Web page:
Having come from games like Battlefield, Call of Duty, and Team Fortress 2, it’s safe to say my history with first-person shooter games are geared more towards more fast-paced, arcade-style experiences. For me, I enjoy the fact that these titles allow even a casual player to play jump in and have a good time.
These are the types of experiences I enjoy in my multiplayer FPS titles. I find it great to switch my brain off, switch on a podcast, and rack up a bunch of kills on some of my favourite maps.
When it came to approaching Hell Let Loose, I soon realised that I would need to switch up my tactics if I wanted to enjoy it. It’s a 50 v. 50 shooter set on the European theatre during World War II. One team plays as the Allies and the other the Axis.
What was particularly daunting about my first round in this game was the overwhelming number of classes available to choose from. There are 14 playable roles to play as during a match, with each one utilising its own weapons and equipment.
It takes some time getting familiar with each of these classes, but I spent roughly one or two matches trying out each one before eventually settling on the medic. It was an easy way to see how Hell Let Loose balances its classes around each other, where players are encouraged to work together as a small part of a greater force to achieve victory.
One way it does this is by limiting the number of players who can play as one type of class. Something that always frustrated me about Battlefield were the number of enemy snipers that would sit and camp a spot on both sides of the battle, preventing either team from making any real progress.
Meanwhile, I was pleasantly surprised that Hell Let Loose limits sniper classes to only a handful on each team, and with the maps being so open and wide (as well as offering very little vertical advantage), it made worrying about enemy marksmen negligible.
Tanks, on the other hand, are slow and cumbersome as you’d expect a tank to be. They provide massive tactical advantage in being able to dole out heavy damage while also drawing fire away from friendly infantry. But due to the lack of destructible scenery, they can only really drive on roads or across empty fields.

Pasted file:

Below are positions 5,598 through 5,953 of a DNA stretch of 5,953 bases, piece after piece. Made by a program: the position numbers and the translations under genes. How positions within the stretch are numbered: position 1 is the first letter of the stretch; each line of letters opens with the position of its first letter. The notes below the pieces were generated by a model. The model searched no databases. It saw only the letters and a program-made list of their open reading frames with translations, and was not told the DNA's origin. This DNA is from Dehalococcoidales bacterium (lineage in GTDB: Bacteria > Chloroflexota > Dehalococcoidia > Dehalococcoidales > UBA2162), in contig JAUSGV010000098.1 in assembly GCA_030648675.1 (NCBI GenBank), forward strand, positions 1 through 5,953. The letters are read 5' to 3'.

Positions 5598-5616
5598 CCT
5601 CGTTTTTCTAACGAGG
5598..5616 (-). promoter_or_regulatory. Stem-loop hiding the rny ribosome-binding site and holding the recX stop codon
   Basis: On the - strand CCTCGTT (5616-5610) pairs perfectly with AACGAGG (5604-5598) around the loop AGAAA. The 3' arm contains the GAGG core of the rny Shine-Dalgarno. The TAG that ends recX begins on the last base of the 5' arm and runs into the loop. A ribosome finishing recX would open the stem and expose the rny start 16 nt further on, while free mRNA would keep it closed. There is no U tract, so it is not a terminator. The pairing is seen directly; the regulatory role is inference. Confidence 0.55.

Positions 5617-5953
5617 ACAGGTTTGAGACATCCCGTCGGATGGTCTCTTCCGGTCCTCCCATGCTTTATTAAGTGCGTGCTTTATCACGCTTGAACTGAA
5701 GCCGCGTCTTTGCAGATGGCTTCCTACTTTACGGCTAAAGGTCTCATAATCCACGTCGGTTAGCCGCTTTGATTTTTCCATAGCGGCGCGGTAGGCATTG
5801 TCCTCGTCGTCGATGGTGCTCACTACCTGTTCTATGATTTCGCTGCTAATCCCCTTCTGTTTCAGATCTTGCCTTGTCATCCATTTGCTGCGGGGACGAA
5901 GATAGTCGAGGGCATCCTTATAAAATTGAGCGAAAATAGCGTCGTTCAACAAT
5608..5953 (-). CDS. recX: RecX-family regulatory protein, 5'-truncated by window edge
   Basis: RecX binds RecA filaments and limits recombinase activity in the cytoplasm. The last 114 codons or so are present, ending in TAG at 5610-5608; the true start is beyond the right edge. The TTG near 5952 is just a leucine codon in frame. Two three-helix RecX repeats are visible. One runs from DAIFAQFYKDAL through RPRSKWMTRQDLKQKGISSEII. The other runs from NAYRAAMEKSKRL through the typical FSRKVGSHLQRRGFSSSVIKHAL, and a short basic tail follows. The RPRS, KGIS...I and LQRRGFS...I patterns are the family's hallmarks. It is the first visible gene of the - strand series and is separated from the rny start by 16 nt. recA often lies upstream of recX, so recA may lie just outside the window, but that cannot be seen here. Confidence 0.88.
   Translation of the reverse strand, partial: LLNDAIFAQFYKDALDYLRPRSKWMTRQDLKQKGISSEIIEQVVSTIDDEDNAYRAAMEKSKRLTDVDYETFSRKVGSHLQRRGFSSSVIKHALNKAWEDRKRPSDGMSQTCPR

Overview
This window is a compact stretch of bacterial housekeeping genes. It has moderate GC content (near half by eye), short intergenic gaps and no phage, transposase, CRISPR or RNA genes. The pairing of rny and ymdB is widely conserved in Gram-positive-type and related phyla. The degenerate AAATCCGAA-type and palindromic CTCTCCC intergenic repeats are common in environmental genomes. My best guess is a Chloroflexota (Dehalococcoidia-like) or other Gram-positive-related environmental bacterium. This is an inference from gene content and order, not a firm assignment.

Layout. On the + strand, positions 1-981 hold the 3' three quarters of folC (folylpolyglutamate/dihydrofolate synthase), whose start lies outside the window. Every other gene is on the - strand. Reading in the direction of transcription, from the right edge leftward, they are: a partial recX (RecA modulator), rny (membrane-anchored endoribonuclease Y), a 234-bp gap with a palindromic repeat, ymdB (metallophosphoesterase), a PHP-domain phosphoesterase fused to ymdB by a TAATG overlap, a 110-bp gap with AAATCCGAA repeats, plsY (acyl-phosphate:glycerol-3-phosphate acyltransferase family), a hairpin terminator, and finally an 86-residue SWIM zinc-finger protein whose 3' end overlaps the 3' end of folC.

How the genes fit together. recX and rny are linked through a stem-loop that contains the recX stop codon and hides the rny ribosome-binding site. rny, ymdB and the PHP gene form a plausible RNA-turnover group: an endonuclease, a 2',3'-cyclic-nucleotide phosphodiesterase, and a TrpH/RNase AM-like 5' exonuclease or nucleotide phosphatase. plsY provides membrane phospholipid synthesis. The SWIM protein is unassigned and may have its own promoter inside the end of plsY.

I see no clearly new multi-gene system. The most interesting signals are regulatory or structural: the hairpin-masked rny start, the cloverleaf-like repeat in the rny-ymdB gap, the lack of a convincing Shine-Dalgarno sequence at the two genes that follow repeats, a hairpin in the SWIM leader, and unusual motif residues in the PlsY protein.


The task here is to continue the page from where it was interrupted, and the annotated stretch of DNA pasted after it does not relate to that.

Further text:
Perhaps it’s just me being used to Battlefield’s extremely fragile landscapes as achieved by the Frostbite engine, but not being able to destroy many parts of the environment felt like a big missed opportunity to me. Black Matter has said this isn’t possible due to the engine limitations, so I can’t really complain too much about this, but it doesn’t exactly emphasise the ‘Hell’ part of the game’s title in the same way that a game like Battlefield does. And it does make tanks really boring to play with.
But on the other hand, the maps themselves are incredibly detailed. They use real-life references to create authentic war scenarios based on some of the most hellish battles in World War II. This includes Omaha Beach, Carentan, and Sainte-Marie-du-Mont. Each map fulfils its own atmosphere, with unique hazards, landmarks and objective points that allows it to stand out from the others.
Adapting to each of these maps takes time, as you slowly grow to learn about areas that become hot zones for enemy bombardment while others prove useful in flanking the other team. It gives the game a sense of progression where you can feel yourself getting better at it as you better learn where to position yourself in these maps and how to repel enemy attacks.
The part of this that ruins it for me is the lack of a mini-map. If you’re navigating the battle and need to move to a new position, it can be difficult to ascertain where you’re currently located. The big map itself is hard to read, with your own position not standing out very well amongst all the other confusing icons that litter it.
In turn, this emphasises the need to communicate with the rest of your squad and coordinate your actions. Hell Let Loose even includes a disclaimer that playing with a microphone and talking to those you’re playing with is the recommended way to play. In my time spent playing the game I managed to find a few good players who knew what they were doing and were even willing to offer tips and advice to help improve my own ‘noobish’ skills.
But unfortunately, as with all online video games, there were also groups of players who went out of their way to troll each other, not communicate in a tactical way, and were just being straight-up unsporting. It ruined a few of the matches I played in, and therefore I can’t pretend that you’re going to have a smooth experience by relying on your teammates for assistance.
Should you play Hell Let Loose? If you enjoy more authentic, tactical shooters like Red Orchestra and Squad then this is a no brainer. Hell Let Loose successfully adapts the same feeling of being a small unit in a larger army in many successful ways.
If you’re like me and have more experience with arcade FPS titles like Call of Duty or Battlefield, you need to approach Hell Let Loose in a slower, more methodical way. There’s no room for 360 no scopes or One Man Army camping. If you don’t act as a team, you die as a team. Once I was able to realise this as the best way to play it, I started having a lot more fun.
Tested on PC
Also available on PlayStation 5, Xbox Series X|S
Developer Black Matter
Disclosure a copy of Hell Let Loose was provided by Team17